Homeland Security Appropriations: Context, Major Features, and Some Key Issues Under the Surface October 27, 2009Posted by Guest Blogger in Analysis.
Tags: Appropriations, Department of Homeland Security, Homeland Security
Each Tuesday BFAD features a guest blogger- these are experts from a variety of backgrounds writing about what they know best. This week features David Trulio, Director of Homeland Security Programs at the Raytheon Company, and Senior Fellow of the Homeland Security Policy Institute at George Washington University.
Homeland Security Appropriations: Context, Major Features, and Some Key Issues Under the Surface
by David Trulio
Department of Homeland Security (DHS) appropriations have risen each year since the Department’s creation in 2003. H.R. 2892, the Department of Homeland Security Appropriations Act, 2010 (the Act), now headed to President Obama for his expected signature, provides a net appropriation of $44.14 billion, seven percent more than the $41.21 billion enacted for FY2009, excluding supplemental funding. ($42.78 billion in discretionary budget authority is provided for FY2010, $2.65 billion over last year’s $40.13 billion.)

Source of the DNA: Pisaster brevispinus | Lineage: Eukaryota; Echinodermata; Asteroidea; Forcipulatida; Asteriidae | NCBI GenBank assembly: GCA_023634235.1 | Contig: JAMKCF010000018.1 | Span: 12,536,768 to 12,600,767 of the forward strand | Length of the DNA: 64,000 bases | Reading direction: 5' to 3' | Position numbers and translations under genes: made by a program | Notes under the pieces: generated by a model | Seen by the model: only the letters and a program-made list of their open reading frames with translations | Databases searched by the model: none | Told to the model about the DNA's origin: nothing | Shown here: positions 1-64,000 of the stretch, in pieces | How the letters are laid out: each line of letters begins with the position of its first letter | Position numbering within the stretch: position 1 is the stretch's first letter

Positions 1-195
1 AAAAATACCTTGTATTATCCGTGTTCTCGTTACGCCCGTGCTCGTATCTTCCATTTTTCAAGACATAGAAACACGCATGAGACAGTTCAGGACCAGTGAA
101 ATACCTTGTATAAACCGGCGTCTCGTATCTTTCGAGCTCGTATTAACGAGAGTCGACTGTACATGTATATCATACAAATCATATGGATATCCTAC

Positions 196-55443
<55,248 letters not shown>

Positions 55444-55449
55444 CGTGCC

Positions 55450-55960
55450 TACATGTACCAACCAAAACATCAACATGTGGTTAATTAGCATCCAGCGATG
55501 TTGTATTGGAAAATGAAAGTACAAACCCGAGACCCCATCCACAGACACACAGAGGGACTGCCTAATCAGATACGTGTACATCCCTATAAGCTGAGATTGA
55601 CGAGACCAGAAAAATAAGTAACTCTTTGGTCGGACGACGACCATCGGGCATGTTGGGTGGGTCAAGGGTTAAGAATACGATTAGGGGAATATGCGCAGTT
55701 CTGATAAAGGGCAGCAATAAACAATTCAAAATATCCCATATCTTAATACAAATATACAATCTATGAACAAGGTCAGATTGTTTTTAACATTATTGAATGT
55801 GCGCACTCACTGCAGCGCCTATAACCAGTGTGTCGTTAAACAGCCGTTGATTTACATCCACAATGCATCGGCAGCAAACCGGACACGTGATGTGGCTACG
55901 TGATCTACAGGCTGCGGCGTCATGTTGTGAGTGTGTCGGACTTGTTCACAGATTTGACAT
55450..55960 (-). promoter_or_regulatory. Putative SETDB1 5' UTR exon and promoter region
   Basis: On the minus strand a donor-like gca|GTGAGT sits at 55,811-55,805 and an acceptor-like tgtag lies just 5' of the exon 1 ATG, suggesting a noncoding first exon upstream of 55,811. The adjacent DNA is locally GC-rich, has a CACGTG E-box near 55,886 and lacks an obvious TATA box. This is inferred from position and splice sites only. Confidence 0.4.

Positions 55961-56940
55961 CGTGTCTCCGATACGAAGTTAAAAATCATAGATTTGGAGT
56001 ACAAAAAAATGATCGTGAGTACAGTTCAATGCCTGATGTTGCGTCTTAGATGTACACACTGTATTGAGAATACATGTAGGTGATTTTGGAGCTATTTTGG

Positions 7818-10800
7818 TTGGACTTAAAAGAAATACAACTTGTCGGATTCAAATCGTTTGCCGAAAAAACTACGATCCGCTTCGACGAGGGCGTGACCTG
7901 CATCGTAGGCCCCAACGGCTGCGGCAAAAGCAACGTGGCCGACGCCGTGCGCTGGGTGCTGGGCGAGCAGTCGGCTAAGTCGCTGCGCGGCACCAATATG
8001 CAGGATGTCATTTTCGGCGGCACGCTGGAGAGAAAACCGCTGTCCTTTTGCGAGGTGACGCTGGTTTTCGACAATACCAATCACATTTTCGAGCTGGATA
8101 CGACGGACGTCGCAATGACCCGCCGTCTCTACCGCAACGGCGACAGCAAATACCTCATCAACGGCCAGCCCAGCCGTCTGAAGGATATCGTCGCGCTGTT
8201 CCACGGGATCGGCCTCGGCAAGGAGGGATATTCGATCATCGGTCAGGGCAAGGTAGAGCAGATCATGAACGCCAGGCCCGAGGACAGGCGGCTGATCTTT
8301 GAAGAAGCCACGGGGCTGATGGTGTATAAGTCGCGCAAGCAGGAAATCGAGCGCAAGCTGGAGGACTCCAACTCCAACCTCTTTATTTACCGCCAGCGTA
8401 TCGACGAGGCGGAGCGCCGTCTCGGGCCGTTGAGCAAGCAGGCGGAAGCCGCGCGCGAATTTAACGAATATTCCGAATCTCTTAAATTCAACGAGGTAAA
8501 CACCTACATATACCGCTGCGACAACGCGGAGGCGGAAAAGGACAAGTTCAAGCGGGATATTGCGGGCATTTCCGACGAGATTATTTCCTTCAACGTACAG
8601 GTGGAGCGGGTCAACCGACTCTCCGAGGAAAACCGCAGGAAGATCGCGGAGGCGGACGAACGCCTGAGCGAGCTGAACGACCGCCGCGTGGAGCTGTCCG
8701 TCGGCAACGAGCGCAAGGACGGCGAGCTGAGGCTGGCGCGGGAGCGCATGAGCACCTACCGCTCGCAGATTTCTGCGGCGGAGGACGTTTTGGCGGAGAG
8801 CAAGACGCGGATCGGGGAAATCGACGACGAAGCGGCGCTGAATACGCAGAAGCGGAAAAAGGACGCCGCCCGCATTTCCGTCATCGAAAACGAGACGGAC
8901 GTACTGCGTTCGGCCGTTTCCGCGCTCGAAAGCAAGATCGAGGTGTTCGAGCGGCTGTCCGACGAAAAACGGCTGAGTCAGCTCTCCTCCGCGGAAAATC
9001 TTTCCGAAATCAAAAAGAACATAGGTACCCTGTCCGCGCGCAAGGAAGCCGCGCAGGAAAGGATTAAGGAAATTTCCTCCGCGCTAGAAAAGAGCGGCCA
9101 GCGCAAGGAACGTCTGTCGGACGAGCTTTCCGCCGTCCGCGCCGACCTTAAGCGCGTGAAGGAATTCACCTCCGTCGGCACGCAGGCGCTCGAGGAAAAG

The following paragraphs place these appropriations in context, describe major muscle movements of H.R. 2892, and address some key issues not readily apparent from reading the Act, conference report, or conference summary.
DHS is the focus of this piece, but notwithstanding the Department’s vital role in security and the value of understanding the aims and scope of its funding, DHS receives roughly just half of Federal domestic security expenditures. The Federal Bureau of Investigation (the lead federal agency for counterterrorism in the United States), the Justice Department, as well as the Departments of Defense, Health and Human Services, Energy, and State (among others) all play significant roles. And some of what DHS does (e.g., rescuing recreational boaters) lies outside of homeland security. To its credit, the Obama Administration, like the Bush Administration before it, has made clear that securing the homeland is a shared responsibility requiring the active involvement of – and, by implication, the spending by – State, local, and Tribal governments, the private sector, non-profit organizations, and individual citizens.